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WILLISTON, Vt. (WCAX) – K-9 Duke has had quite the fanfare leading up to his debut in the Williston community, but before he is officially sworn in and certified as a therapy animal, he has to train.
At 6 months old, K-9 Duke has already made a positive impact in the Williston community and while he learns and grows, police say they plan to use him in any way they can.
“Duke isn’t even full grown yet so he still has that magical puppy magnetism going for him,” said Greg Marino, lead principal for the Williston schools.
Duke spends mornings during his week greeting students at the Williston Central School. Once students pass through the health screening, he’s there to make sure students start the day off on a high note.
“For some kids, that is the one thing that where you see their eyes change or that you see their body open up,” said Marino.
Considering Duke isn’t bashful, Ofc. Matthew Cohen says he enjoys his first official duties. But it is all part of the training process, too.
“Kids are great with training dogs because oftentimes kids may do something that is unexpected and it teaches Duke not to react to the unexpected. It helps build his confidence when going out in public and interacting with public,” said Cohen.
Police say he is a calming presence wherever he goes and has already created a relationship with students.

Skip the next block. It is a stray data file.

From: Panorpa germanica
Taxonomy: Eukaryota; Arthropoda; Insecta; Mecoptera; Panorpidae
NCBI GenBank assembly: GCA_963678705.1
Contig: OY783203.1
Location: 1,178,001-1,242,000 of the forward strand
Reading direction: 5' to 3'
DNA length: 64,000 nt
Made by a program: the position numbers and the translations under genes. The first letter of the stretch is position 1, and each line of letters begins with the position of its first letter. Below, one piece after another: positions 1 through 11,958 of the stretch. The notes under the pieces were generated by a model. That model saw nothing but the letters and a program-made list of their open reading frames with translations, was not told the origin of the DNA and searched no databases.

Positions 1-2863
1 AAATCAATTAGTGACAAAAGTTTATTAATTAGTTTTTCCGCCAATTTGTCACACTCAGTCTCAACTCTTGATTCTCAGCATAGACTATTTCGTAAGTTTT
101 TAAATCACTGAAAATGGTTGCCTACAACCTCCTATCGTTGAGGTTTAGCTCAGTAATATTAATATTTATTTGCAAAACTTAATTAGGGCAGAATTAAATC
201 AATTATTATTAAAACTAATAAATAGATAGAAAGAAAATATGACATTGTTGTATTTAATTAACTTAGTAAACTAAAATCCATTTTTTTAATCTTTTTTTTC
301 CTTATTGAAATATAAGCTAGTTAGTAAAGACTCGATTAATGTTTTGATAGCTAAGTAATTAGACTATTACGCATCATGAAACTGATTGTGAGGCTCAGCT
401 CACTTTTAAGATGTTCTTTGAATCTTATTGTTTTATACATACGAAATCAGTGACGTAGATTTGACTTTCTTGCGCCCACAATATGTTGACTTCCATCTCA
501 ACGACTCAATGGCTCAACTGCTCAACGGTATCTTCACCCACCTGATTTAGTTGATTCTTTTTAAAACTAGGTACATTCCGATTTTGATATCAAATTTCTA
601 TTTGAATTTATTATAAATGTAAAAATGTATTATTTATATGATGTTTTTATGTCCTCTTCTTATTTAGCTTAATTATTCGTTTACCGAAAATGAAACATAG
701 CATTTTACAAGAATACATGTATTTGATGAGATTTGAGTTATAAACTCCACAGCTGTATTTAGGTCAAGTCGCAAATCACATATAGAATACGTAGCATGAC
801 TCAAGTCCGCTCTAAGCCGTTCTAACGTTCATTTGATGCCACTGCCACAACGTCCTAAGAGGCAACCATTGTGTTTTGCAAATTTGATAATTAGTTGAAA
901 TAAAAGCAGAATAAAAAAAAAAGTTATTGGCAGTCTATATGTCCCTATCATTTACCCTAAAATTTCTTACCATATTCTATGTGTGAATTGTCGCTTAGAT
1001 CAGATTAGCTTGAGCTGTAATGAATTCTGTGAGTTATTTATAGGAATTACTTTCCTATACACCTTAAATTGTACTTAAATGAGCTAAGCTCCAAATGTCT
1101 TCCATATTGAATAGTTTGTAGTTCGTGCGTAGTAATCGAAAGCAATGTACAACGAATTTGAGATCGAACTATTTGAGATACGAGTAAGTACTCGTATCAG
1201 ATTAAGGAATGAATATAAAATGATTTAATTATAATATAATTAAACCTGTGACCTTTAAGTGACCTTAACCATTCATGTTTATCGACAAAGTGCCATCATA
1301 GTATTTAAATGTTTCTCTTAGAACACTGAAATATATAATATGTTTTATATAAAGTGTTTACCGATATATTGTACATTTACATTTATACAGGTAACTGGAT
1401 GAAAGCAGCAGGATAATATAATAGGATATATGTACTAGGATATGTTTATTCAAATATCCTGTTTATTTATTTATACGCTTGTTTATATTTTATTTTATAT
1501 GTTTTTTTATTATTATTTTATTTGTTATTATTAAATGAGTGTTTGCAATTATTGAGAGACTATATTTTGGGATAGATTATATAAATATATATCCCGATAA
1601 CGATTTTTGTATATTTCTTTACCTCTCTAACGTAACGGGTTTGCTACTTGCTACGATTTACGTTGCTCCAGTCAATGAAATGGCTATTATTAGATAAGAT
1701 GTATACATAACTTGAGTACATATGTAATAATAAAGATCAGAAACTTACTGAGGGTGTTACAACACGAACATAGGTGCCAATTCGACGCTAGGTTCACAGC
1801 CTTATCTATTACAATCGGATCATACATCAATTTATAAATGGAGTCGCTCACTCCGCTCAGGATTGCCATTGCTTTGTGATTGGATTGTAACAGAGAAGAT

Cohen says Duke has been training regularly, but he can’t be certified as a therapy dog until he is one. In the meantime, the best way to learn is to practice.
“During that time we’ve been training, we have been out in the public, and we’ve actually still been responding to emergency calls as well as doing community outreach while he’s still in training,” said Cohen.
His handler says having him on the force has already taught him a lot about what a therapy animal can offer.
“Some of the benefits of having a therapy dog and a therapy dog program is people are more willing to open up and talk to both law enforcement and or whoever. The dogs help people, especially children, you know make a connection and make that rapport that might not have happened. You know, kids that might have just walked by me when I say good morning to them now stop and say hello, and we have a minute or two conversation with them,” Cohen said.
It’s the open line of communication that Duke can facilitate that helps foster a healthy relationship between Williston Police and the community.
And although he’s still a puppy and working on focusing more on the people, Principal Marino says he’s always a welcomed sight.
“It’s just one more thing that’s familiar and that’s positive that they associate with community police, with our school and with their lives and an important relationship in their lives,” said Marino.
In the future, Williston schools are looking forward to using Duke as a therapy animal in the school, whether it be with a single student who has experienced trauma as a part of their schedule or to join in on the occasional class on community.
And Marino is excited to have Duke play a role in their school community, along with their other on-staff therapy dogs.
Ofc. Cohen says the goal is to have Duke certified as a therapy animal officially after he turns 1. Duke will be responding to all crisis situations he can and will be critical in situations involving mental health.
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